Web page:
Wednesday, July 17, 2013

Sometime's nothing's a real cool hand....

Well, the results are in....and the winner one?

Our genetic testing we fought so hard for and waited six weeks for?  Normal.  A R G H.  I can't say we were necessarily surprised, but we were disappointed.  Howard reminded me we are probably the only two people in the world who have ever been upset to have normal genetic test results.  I had to agree!  And laugh!

The good news to this is....well, interesting.  While they couldn't find anything on his CGH Microarray, they did offer us a cool and unique opportunity.

Dr. Hoyme, the geneticist working with our family, obtained a research grant that allows him to enroll six undiagnosed children in a study.  The study involves drawing his blood, my blood, and Howard's blood, and doing a small-scale version of a whole-exome sequencing on Mason's blood.  (The full version of this test normally costs around $9,000.)  If the small scale version returns nothing, it sounds like the next step would be the whole-exome sequencing.

The coolest part?  Dr. Hoyme can select 6 kids for this study....and Mas is now #4!

We are headed in to do a bunch of paperwork and some bloodwork, but as of right now, it at least looks like there is a new direction to head...which is wonderful!

So, although the original test we had pinned all our hopes on came up empty, it did lead us down another road....and hopefully this road will continue down a path to some answers.

Tuesday, July 16, 2013

On this thing called vacation....

So, I can report with high accuracy the fact that we have not done such a great job of guarding our time during these special needs family years.  While we always made sure our son's needs were met, we did not make sure our marriage needs were.  Neglect of such things tends to make its' presence known after awhile.  And it did.  Now, we are still pretty bad at doing things as a couple and getting away, but we do make an effort.

While it's a well-known fact amongst 'special' families that a trip to the shower or the walk from your child's car door to your own can feel like a vacation, I like to call a vacation anything where you are far enough from home that you can no longer turn around easily.  That is the point in our trip when I can relax, pull out the cheesy magazines, and become one with my time.  To ensure that we go far enough away for that to happen, once a year, for about ten years now, we go fishing for one week in Canada.

Canada is, well, Canada.  Unbelievable scenery, great wildlife, friendly people, amazing fishing.  We are talking about nice, deep, cold water fishing for walleye, muskies, trout, and smallmouth bass.  While those of you unfamiliar with muskie fishing may think it sounds relaxing, it isn't.  Muskies are called the fish of 10,000 casts for a reason.  They say it takes that many tries to get one.  I used to think that was really funny.  Not so much anymore.  It is a major time investment to see one, let alone catch one.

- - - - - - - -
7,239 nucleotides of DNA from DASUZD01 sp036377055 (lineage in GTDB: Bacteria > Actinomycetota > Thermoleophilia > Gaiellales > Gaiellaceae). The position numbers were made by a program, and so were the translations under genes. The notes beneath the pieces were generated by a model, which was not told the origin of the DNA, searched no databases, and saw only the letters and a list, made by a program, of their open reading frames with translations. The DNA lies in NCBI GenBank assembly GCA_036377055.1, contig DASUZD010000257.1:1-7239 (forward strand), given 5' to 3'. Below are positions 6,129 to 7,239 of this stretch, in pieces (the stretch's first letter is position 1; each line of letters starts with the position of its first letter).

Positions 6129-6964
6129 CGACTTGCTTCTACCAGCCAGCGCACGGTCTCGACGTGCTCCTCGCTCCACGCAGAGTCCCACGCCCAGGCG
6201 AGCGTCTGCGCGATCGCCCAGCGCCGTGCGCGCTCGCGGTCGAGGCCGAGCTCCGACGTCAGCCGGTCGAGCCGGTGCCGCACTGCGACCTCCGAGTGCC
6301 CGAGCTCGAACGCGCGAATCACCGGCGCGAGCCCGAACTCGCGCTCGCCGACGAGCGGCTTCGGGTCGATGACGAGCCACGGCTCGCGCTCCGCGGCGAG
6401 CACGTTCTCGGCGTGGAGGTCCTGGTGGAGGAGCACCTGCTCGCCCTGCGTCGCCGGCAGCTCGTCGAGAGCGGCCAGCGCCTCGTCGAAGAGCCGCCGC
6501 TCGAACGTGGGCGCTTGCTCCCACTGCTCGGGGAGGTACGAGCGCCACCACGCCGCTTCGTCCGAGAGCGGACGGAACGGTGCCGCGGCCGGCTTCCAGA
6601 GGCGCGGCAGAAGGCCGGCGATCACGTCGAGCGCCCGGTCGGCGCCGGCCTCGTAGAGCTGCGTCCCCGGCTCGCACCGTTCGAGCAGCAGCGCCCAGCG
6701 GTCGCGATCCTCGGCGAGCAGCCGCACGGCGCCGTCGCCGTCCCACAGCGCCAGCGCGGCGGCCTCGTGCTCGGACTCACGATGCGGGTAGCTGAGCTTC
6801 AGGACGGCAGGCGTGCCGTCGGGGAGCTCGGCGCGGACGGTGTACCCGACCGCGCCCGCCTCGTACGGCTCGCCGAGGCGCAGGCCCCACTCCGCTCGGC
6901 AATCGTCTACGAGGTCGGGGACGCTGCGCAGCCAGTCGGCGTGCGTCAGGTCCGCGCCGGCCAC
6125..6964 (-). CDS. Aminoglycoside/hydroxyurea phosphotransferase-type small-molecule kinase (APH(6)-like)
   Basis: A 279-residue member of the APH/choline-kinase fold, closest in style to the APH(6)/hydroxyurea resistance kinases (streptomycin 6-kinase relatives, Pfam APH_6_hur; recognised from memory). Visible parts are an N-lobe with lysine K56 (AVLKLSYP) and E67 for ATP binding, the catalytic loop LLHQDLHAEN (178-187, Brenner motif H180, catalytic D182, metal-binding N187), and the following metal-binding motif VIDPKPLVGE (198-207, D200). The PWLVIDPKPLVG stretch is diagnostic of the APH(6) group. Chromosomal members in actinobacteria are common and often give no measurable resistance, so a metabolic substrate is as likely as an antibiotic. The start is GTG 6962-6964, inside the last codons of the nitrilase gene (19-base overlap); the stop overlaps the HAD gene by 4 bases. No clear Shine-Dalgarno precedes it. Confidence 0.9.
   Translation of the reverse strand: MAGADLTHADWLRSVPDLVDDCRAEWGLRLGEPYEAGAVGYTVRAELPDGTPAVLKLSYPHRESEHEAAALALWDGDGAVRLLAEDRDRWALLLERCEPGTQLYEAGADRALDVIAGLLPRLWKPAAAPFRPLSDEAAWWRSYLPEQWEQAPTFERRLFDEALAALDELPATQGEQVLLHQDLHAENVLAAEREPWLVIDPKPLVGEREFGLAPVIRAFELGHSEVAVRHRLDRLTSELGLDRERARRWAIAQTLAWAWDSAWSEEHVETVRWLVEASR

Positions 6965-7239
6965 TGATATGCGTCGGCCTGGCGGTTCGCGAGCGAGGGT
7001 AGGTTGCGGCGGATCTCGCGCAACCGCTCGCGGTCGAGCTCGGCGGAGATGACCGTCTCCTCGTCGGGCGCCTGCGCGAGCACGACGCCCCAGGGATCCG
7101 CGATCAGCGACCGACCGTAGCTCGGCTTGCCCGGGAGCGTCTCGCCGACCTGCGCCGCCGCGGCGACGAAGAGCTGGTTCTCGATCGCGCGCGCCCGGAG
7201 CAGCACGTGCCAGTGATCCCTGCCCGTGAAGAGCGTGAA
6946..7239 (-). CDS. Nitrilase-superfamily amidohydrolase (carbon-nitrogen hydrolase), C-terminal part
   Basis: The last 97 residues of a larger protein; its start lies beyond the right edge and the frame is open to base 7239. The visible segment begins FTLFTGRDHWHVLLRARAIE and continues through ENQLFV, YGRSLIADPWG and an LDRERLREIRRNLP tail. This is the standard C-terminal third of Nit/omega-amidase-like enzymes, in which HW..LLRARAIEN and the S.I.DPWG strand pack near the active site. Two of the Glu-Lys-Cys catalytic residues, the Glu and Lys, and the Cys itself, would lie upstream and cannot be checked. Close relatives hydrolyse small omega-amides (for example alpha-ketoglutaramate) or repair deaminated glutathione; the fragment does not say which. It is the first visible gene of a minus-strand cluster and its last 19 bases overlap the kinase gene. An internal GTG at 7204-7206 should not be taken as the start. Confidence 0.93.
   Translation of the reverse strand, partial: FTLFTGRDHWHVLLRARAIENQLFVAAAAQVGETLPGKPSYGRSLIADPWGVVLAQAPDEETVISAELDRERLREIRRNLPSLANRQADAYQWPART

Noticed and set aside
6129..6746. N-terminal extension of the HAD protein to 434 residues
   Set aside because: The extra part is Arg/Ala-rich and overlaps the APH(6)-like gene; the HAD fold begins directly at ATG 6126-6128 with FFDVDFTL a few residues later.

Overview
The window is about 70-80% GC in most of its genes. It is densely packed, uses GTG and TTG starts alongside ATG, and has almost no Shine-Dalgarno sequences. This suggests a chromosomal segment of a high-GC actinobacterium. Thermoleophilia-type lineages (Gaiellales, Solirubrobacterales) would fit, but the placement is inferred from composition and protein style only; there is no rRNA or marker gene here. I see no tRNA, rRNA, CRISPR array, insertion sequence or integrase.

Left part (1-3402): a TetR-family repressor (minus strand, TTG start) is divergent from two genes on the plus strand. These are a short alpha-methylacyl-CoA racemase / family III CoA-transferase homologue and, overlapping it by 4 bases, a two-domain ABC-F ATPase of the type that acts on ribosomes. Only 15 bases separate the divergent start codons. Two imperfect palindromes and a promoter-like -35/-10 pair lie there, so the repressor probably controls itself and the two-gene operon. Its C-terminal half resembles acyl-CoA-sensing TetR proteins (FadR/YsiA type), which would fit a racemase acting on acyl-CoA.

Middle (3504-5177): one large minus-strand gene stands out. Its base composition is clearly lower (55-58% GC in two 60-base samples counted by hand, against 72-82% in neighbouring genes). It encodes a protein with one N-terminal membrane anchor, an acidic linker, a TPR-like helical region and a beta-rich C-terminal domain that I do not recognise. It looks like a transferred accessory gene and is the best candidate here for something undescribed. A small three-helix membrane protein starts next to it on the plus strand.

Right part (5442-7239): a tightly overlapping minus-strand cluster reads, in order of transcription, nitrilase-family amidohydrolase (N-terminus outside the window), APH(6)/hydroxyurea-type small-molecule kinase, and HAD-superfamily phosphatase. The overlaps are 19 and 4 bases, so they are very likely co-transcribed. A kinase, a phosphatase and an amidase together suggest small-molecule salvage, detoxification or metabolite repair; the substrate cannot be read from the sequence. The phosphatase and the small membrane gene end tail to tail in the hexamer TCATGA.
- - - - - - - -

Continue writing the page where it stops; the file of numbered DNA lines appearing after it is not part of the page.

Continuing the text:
In our boat, muskie fishing is all business.  Leave the dock around 7 am, fish until dark.  Eat/drink/rest/pee on the boat kind of fishing.  We take it seriously.  We have fun, too, but this isn't the crack open a beer and put your feet up kind of bobber fishing that most people think of.  This is flogging huge, heavy lures, towards any visible or not visible structure that might hold a muskie.  Generally the weather can be anything from four foot rollers and 30 degrees to flat calm and mid 90's.  We chose to go in July this year, so I am expecting more of the 80-90 degree version.

So what about this means vacation, you ask?

Freedom.  The freedom to wake up when you want, eat when you want, eat what you want, take a nap when you want, stay up late if you want, spend your time like you want.  Any special family knows, this doesn't happen very often.  Usually, as a caregiver, your time is spent wondering what your patient needs next.  When you are freed up from doing that, it is heady stuff.

The first day or two of vacation, are the worry days.  You worry about what's happening at home, you worry about them being healthy, you worry you may have forgotten something.  The next 3-4 days are the sliding into happiness days.  You start to feel like your old self again.  You make jokes, you laugh, your face starts to hurt from smiling so much.  The last few days are the reality days.  You realize vacation does not last forever, and yours is about to end, and then it's back to your life.

The reality is, these days happen with alarming scarcity once you have a special needs child.  Even to be able to pack for a trip and not have to worry about their entourage of supplies, is a treat.  To think, you are only packing for YOU, not for your child and every contingency that may arise...that is a great relief.

Guilt comes into this trip, on occasion, but you try your best to push that away.  As a special family, you experience guilt enough...why bring it along on vacation?

The packing, the worry, the driving, the preparation that goes into this one week, is astounding.  We talk about this trip for 51 weeks a year.  We will be planning our trip for next year on the drive home this year.  It is truly a magical week, regardless of the bugs, waves, sun, wind, bad fishing, or any other things that most people would call adversities.

For me?  I can't wait to throw that first cast, when you are full of hope that you are going to see a muskie today....with Zac Brown playing over the boat speakers, sunglasses on hat firmly on, sunscreen applied, and a cooler with our lunch in it, sitting under the casting deck.  Waving to friends, old and new, that we see out on the water....taking pictures of bald eagles as though we won't see hundreds before the week is out.  Breathtaking sunsets and gorgeous trees vying for your attention as you cast hopefully into the deep....spending your time.  Just spending it.  The way you want.  I can't wait.